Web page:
The GDPR apocalypse has been and gone. Like many, I didn’t bother re opting-in or even opening the majority of GDPR emails that flooded in the month leading up to the 25th May, and those that I did open, I unsubscribed to. I read an article recently saying that GDPR was going to kill email marketing, but I don’t think that’s true. I think that it gives email marketers a much needed, long awaited wake up call that personalisation and quality is an absolute must, and we must treat our subscriber lists with a bit more respect.

So how do we go about this? How can we keep email marketing alive when subscriber lists have taken such a big hit? Let’s focus on building loyalty, and getting potential new customers on board with incentives. Think about the following…

Master Segmentation For Repeat Orders & Brand Loyalty

I wrote a post in November preaching about personalisation (amongst other things), and it’s even more relevant now. I still hear horror stories of MDs demanding the email team to ‘just send it to everyone’. In the desperate attempt to boost sales from email, weak campaigns are sent out to entire audiences. The method of throwing enough mud at the wall until some of it sticks will see you rack up unsubscribers. A prime example:

It’s not enough of a hook. Obviously not all emails should be sales and discount codes, but there needs to be a bit more logic behind what brands send out. You’re filling inboxes with content your subscriber list might not find particularly relevant, resulting in your subscriber list dwindling.

If you’ve sourced customer data in line with GDPR, and have made it clear how you intend to use it, personalisation using segmentation of your email lists is essential. If creating a segment isn’t something you’ve done before, it’s super simple. It involves creating a list based on a set of conditions you determine, e.g. by previous purchases, buying frequency, product interests or demographics. Once you’ve got this data available and have segmented it (check out guides from your email marketing platform to do this), you’ll be looking at…

Audit Your Automation

Thanks to GDPR, you’ll now be working with subscribers that have positively opted in – they’re on board. The next step is to avoid abusing this relationship you’ve built up by being overly keen on automated emails. It’s no secret that populating email marketing lists is now going to be much harder, so it’s easier to keep your existing audience lists happy, rather than battling for fresh data.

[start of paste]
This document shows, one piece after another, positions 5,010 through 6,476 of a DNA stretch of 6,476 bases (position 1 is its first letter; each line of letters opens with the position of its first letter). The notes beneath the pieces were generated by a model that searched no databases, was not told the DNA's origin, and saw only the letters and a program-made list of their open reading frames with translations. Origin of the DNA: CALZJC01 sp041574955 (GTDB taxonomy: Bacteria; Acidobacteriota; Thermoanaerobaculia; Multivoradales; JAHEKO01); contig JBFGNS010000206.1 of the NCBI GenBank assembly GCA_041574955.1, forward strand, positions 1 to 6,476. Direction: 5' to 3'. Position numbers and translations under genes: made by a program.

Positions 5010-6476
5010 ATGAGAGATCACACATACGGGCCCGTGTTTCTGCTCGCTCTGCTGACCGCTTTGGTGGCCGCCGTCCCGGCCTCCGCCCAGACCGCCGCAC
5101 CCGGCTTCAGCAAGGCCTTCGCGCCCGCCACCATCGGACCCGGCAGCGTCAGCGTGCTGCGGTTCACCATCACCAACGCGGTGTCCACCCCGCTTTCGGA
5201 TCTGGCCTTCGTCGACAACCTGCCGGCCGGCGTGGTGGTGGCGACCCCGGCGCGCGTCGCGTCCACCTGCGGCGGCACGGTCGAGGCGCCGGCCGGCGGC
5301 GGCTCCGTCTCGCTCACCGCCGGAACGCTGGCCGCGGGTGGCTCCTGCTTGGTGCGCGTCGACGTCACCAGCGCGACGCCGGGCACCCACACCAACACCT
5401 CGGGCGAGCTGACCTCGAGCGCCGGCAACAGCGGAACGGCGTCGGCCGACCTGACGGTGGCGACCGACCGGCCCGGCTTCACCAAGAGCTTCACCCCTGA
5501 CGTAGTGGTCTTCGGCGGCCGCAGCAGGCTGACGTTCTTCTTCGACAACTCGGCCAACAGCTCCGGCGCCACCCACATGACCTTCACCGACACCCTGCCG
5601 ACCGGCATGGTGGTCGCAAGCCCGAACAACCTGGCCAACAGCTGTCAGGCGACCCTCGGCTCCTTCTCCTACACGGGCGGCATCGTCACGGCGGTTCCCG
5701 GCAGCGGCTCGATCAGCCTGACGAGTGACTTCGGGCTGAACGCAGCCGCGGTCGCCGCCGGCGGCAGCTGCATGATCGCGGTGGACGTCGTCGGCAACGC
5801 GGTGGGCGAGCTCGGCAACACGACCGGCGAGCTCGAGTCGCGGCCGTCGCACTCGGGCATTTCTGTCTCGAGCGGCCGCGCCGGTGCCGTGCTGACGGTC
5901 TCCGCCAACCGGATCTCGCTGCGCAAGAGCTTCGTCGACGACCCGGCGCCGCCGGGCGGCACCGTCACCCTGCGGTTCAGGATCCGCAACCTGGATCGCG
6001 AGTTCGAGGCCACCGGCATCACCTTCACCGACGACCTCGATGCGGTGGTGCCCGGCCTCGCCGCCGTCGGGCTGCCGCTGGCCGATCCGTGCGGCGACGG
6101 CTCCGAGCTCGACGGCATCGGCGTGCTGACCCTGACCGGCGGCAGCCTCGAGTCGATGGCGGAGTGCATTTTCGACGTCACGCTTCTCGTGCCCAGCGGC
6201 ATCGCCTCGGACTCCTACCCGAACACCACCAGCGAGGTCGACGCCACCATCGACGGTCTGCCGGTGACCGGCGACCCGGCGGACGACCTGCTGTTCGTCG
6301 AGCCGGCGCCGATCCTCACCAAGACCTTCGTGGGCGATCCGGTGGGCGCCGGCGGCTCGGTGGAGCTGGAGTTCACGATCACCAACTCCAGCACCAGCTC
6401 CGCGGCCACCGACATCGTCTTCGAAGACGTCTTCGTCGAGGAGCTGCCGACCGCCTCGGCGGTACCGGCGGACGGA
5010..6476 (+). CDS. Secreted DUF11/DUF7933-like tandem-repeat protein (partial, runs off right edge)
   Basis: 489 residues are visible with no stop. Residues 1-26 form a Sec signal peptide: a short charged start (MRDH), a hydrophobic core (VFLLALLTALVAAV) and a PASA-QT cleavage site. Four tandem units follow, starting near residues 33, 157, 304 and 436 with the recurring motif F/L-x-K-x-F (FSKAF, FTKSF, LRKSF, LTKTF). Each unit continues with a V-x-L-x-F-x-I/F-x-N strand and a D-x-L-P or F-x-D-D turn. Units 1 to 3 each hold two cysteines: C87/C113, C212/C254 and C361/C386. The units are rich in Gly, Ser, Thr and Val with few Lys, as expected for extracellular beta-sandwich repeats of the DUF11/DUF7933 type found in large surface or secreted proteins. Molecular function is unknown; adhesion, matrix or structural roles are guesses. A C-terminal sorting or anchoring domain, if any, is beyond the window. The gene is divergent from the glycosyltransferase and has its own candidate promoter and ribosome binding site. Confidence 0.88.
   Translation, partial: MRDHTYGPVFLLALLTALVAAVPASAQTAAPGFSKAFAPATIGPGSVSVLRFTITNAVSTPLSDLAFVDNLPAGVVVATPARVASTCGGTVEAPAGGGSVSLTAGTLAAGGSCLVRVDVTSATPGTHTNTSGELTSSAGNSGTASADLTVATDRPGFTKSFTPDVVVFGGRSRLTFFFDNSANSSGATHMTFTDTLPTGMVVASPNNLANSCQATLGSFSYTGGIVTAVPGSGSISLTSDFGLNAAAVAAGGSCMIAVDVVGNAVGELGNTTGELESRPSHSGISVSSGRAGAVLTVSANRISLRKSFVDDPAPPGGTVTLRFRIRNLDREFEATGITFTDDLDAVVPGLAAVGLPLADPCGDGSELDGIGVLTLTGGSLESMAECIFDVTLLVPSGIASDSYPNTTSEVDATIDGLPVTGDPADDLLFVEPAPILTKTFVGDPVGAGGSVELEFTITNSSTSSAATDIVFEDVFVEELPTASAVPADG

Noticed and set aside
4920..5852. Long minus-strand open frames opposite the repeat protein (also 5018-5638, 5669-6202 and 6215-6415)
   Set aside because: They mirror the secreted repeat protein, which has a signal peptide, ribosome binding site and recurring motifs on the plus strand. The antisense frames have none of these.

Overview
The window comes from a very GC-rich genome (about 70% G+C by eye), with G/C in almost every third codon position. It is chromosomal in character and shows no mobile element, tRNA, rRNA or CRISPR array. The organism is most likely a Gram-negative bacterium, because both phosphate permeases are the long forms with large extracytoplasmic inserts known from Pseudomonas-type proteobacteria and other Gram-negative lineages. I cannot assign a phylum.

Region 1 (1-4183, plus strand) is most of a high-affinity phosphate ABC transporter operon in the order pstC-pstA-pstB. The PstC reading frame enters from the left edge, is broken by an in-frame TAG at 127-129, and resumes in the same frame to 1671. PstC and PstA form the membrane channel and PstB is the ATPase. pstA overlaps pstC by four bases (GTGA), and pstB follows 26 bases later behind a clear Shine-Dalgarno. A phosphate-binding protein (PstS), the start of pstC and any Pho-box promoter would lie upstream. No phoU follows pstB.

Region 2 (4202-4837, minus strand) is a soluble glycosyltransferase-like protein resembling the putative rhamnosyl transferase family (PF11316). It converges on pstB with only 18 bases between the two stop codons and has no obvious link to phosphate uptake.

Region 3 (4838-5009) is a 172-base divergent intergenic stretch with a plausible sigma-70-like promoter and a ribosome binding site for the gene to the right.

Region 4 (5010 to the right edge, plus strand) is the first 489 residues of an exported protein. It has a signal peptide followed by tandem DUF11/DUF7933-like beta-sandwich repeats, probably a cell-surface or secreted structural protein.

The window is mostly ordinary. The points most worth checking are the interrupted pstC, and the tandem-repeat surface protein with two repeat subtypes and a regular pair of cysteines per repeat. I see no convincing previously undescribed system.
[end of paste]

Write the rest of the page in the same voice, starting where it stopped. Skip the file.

Two areas to look at are as follows:

  1. Is your automation frequency too high? One off basket abandonment emails are one thing, repeating this or similar campaigns without incentive is risky business. Ensure your message is strong or try and offer an incentive to get them through checkout. Don’t be afraid to ask for feedback – suggestions from potential customers might mean a simpler checkout process for others.
  2. Are your automated emails working hard enough for you? Take a welcome email for example. Does it incentivise new subscribers or customers to take the next step? This could be showing them relevant content, products, or dropping them a personalised discount code to get them over the line.

The idea behind keeping your automated emails in check is to…

Split Test Until You Find The Right Formula

If you send out regular email campaigns, it’s important to test each element to make sure your pushing performance to the absolute maximum. From different subject line styles through to layouts, content, call to actions and landing pages, regular testing allows you to continue improving your email conversion rate, and ensure the right audience are getting the right content.

Here’s a really handy guide with loads of detail on split testing emails. It doesn’t matter if you’re just starting out with email campaigns or are a seasoned vet, testing should be a big part of your on-going strategy. If each subscriber feels well treated by receiving relevant, personalised content, you’ll be looking at a boosted email conversion rate and a glowing brand reputation.

So remember:

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